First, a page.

K Street Files: Small Business’ Big Fear
The conservative Institute for Liberty today is launching a new project to mobilize small-business owners’ opposition to any health care reform bill that includes government mandates. The effort, dubbed Keeping Small Business Healthy, is kicking off events today in Baton Rouge, La., and Little Rock, Ark.
[IMGCAP(1)]The locations have been chosen as the group targets moderate Democratic Sens. Mary Landrieu of Louisiana and Blanche Lincoln of Arkansas. In both cities, small-business leaders will be encouraged to contact their lawmakers, said Carl Forti, a spokesman for the group.
“They’ve recognized the need for the voice of small business to be better heard in the health care debate,— Forti said.
Keeping Small Business Healthy also will hold events this week in Nebraska to target moderate Democratic Sen. Ben Nelson, in Missouri to reach Democratic Sen. Claire McCaskill, and in Virginia to target Democratic Sens. Jim Webb and Mark Warner.
“Ill-conceived health care reforms will penalize employers,— Andrew Langer, IFL president and executive director of Keep Small Business Healthy, said in a statement.
Banding Together. Keeping Small Business Healthy isn’t the only recent health care lobbying effort on the part of little companies. On Tuesday, a coalition of 110 associations sent a letter to Members urging them “to remember that our nation’s small businesses and the self-employed need meaningful reforms that increase access to quality, affordable healthcare.—
The Small Business Coalition for Affordable Healthcare opposes legislation that mandates employer-paid health insurance.
“Research has shown time and again that mandated employer-paid health insurance is a job killer, plain and simple,— said the letter, whose signatories included the National Federation of Independent Business, the Society of American Florists, the Bowling Proprietors Association of America and several state funeral directors groups.
The letter added that the coalition wants health care reforms that include measures to curb costs. “Policies that restrain costs, insurance market reform that increases access to private health insurance and tax reform that provides equity for the purchase of healthcare, provide a policy pathway to successful and sustainable reform,— the letter stated. “Enacting these common sense and economically sound reforms will achieve what we all agree is necessary — increased access to quality, affordable healthcare.—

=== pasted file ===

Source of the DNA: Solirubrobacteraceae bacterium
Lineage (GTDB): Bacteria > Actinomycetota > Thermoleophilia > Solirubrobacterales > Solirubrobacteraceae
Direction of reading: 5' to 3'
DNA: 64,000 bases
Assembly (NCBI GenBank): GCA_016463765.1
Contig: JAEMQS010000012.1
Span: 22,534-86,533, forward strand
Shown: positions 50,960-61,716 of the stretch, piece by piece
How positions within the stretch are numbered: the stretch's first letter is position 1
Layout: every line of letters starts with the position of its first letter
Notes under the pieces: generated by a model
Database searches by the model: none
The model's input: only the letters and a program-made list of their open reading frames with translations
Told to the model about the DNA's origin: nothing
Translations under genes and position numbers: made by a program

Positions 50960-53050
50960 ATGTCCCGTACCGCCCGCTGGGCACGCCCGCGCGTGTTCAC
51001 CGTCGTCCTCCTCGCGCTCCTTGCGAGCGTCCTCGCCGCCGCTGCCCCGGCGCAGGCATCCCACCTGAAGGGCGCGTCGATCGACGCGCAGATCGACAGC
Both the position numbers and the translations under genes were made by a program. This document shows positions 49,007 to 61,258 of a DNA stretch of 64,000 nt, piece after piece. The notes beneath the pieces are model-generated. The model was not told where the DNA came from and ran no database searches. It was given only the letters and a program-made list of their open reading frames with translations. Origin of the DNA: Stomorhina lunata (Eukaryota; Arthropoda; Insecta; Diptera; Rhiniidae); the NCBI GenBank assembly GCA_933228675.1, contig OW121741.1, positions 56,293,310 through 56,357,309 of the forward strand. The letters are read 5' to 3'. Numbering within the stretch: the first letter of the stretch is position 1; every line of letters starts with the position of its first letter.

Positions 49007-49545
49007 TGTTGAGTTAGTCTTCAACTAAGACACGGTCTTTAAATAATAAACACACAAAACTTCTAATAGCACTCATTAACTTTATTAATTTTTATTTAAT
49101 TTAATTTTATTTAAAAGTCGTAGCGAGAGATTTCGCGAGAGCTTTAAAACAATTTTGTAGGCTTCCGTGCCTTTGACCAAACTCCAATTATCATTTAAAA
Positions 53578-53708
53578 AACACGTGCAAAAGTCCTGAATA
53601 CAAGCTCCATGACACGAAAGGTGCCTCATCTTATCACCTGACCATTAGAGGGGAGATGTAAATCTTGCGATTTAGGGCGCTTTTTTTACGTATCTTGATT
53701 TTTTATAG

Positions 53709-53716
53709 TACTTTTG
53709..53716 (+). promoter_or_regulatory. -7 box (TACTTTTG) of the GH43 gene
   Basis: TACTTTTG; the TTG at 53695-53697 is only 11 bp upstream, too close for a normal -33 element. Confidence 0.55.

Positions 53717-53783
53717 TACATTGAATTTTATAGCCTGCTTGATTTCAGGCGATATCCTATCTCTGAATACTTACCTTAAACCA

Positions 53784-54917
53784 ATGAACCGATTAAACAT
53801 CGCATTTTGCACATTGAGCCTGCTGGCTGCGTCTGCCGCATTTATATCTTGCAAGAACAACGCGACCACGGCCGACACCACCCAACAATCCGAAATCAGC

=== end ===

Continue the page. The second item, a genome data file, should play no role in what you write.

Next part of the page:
Family Feud. The American Clinical Laboratory Association has cheered a recent compromise in the Senate Finance Committee’s health care bill that affects the lab industry. But that doesn’t mean all groups that represent labs are happy.
In fact, the National Independent Laboratory Association, which represents small labs, is just plain dissatisfied.
The Senate bill in its current form would give labs a temporary reduction in their Medicare fee schedule update, costing the lab sector about $5.5 billion. It’s a compromise from an earlier draft that would have set up a new tax for the industry.
Mark Birenbaum, administrator of the independent lab group, said the new policy would disproportionately affect his smaller community labs because they often do more Medicare work as a percentage of their business.
Birenbaum’s group is pushing an alternative proposal that, he said, would spread the pain. The ACLA doesn’t see it that way.
“On this issue, we are not in agreement,— Birenbaum said of the ACLA, “because they represent the largest corporate labs, and the way the bill is written, it benefits their members at the expense of our members.—
King of Carbon. A new environmental group is making the rounds on Capitol Hill this week, asking Members to rethink the role that carbon dioxide plays in climate change.
“The earth would actually be better off if we let CO2 levels rise,— said H. Leighton Steward, a scientist with the organization Plants Need CO2. This week, Steward’s group is meeting with Senate and House offices, attempting to build opposition to a cap-and-trade bill that is expected to emerge soon from the Senate Environment and Public Works Committee.
Steward’s group is targeting Sens. Jeff Bingaman (D-N.M.) and Max Baucus (D-Mont.) in particular in ad campaigns in their home states.
Business Development. America’s Natural Gas Alliance, a trade association that represents natural gas exploration and production companies, has tapped the law and lobbying firm DLA Piper, according to a recently filed Lobbying Disclosure Act report.
The firm’s James Blanchard, a one-time Democratic governor of Michigan and former U.S. ambassador to Canada during the Clinton administration, and William Minor, a former aide to Rep. Ed Markey (D-Mass.), are lobbying for the group on climate change legislation. Minor did not return a call seeking comment.
The C2 Group’s Hunter Bates, Lesley Elliott and Jeff Murray have been hired by tobacco and food conglomerate Altria, LDA records show. Bates, a former top aide to Senate Minority Leader Mitch McConnell (R-Ky.), declined to comment.
K Street Moves. Scott Corley, Microsoft’s top Republican lobbyist, is leaving the tech giant to join Monument Policy Group. A former legislative aide to then-Sen. George Allen (R-Va.), Corley has been with Microsoft since 2005. He is joining the firm as a senior vice president.
Corley’s departure comes shortly after longtime Microsoft spokeswoman Ginny Terzano exited for Dewey Square Group. Terzano will lead the firm’s communications practice.
Anna Palmer contributed to this report.
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